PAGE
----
Tactile keypads are a crucial element of accessibility for people who are blind and visually impaired. Apple has shown that a touchscreen can be made accessible, but in the absence of tactile keypads, significant swaths of today’s technology and electronics are off limits to persons who cannot see, and to others with disabilities as well.
As with many ubiquitous elements of the built environment, we often fail to appreciate the origins — or the originator– of the technology we rely on. This is certainly true for tactile keypads, or it was true until a fascinating obituary of a post-war engineer named John E. Karlin was published in the New York Times earlier this month. Mr. Karlin deserves credit for birthing today’s tactile keypad.
According to the Times, “Mr. Karlin, associated from 1945 until his retirement in 1977 with Bell Labs . . . was widely considered the father of human-factors engineering in American industry.” In that capacity, he helped identify and solve many issues related to the telephone: how long should the phone cord be? What is the best layout for the numbers on a rotary-dial phone? How can the process of dialing a telephone be sped up?
And, in decisions that impact today’s ATMs, point of sale devices, and much more, what should be the placement of the number keys on a telephone keypad:
The rectangular design of the keypad, the shape of its buttons and the position of the numbers — with “1-2-3” on the top row instead of the bottom, as on a calculator — all sprang from empirical research conducted or overseen by Mr. Karlin. — New York Times Obituary of John Karlin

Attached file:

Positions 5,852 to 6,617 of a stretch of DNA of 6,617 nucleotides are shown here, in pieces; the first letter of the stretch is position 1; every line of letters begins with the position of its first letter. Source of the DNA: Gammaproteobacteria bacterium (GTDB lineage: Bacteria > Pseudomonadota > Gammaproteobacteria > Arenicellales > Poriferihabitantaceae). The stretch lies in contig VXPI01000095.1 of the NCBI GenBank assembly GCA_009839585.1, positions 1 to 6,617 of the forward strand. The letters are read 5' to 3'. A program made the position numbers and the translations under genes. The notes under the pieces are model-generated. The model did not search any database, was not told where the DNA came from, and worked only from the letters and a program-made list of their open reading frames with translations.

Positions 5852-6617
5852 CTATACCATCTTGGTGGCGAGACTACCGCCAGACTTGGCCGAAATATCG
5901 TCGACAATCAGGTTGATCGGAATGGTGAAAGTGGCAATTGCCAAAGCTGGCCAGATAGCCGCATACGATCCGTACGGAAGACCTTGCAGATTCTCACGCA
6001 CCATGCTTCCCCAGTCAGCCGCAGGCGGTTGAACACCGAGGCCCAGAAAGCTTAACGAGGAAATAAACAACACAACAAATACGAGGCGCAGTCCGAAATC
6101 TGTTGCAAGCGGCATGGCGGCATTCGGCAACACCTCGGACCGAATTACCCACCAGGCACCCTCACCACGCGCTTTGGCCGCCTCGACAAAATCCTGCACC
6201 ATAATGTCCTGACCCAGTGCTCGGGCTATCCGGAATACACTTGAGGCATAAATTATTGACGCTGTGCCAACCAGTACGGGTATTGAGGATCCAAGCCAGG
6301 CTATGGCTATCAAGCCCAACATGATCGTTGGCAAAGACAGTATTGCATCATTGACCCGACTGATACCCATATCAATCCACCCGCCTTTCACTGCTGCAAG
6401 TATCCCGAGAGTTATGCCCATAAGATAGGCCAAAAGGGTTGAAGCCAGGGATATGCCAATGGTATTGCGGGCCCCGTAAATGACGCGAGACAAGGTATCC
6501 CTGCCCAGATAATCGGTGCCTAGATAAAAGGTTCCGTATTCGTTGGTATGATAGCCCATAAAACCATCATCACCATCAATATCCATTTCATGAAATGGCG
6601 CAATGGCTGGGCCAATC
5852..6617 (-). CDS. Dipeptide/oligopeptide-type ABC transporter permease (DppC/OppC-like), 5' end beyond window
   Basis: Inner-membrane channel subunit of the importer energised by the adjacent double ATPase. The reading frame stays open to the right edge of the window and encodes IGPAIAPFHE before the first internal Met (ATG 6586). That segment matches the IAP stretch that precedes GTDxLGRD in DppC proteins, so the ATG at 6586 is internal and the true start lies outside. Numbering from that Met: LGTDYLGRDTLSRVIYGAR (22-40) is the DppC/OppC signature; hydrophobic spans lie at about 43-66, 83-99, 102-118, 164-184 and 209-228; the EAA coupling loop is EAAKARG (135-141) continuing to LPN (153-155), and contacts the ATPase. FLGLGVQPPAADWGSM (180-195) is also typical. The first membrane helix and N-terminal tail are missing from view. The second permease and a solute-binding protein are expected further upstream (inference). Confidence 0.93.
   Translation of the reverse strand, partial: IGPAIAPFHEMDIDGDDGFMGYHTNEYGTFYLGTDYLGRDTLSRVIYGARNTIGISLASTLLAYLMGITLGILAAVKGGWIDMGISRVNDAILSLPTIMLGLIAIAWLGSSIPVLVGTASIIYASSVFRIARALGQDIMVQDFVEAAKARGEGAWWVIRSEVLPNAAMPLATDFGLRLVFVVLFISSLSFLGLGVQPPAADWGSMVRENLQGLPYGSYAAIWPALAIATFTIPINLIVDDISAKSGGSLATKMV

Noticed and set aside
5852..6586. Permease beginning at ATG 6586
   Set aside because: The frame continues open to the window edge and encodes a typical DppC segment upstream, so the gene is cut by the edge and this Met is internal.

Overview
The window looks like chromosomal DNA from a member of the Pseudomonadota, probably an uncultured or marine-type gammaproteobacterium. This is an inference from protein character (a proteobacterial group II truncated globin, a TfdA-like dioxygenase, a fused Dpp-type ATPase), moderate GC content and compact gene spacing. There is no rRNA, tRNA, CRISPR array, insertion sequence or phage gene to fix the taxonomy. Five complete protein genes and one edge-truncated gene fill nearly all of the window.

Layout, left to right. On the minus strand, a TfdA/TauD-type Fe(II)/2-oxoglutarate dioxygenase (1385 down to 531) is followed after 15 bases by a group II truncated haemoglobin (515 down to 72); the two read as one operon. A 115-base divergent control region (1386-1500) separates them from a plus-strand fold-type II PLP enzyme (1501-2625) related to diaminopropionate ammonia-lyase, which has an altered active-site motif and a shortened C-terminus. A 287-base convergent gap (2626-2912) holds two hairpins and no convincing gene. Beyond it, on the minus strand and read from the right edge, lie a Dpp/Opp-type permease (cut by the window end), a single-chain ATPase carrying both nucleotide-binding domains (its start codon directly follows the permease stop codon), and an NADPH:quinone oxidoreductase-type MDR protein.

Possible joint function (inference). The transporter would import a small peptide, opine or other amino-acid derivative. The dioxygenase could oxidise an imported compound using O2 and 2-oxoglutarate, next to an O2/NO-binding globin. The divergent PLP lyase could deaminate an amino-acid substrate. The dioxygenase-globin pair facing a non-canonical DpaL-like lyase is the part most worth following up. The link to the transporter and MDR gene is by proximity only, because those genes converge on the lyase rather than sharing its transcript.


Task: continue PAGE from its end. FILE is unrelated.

Want to learn more? Read the full obituary in the New York Times. An accessible telephone keypad has tactile marking including a raised dot on the five key and detailed size and spacing requirements that are not mentioned in the Karlin obituary. But the building blocks are all there in his work. Next time you use a keypad, you can thank John E. Karlin and his team at Bell Labs.
Karlin’s Telephone Keypad: A “key” element of disability access
- The Department of Justice Standards for Talking ATMs require that numeric keys “shall be arranged in a 12-key ascending or descending telephone keypad layout.” Read more about United States Talking ATM requirements
- The California Financial Code requires that all point of sale devices in the state be equipped with “a tactually discernible numerical keypad similar to a telephone keypad.” Read more about California tactile keypad law.
- The Law Office of Lainey Feingold and Co-counsel Linda Dardarian have negotiated close to a dozen agreements with national retailers requiring telephone-style keypads at point of sale devices so that people who are blind do not have to disclose their PIN when using a PIN-based card. Read a summary, with links, of the tactile point of sale press releases.
- Telephone style keypads are a core element of Talking ATMs. Read a summary, with links, of the Talking ATM press releases issued as a result of Structured Negotiations.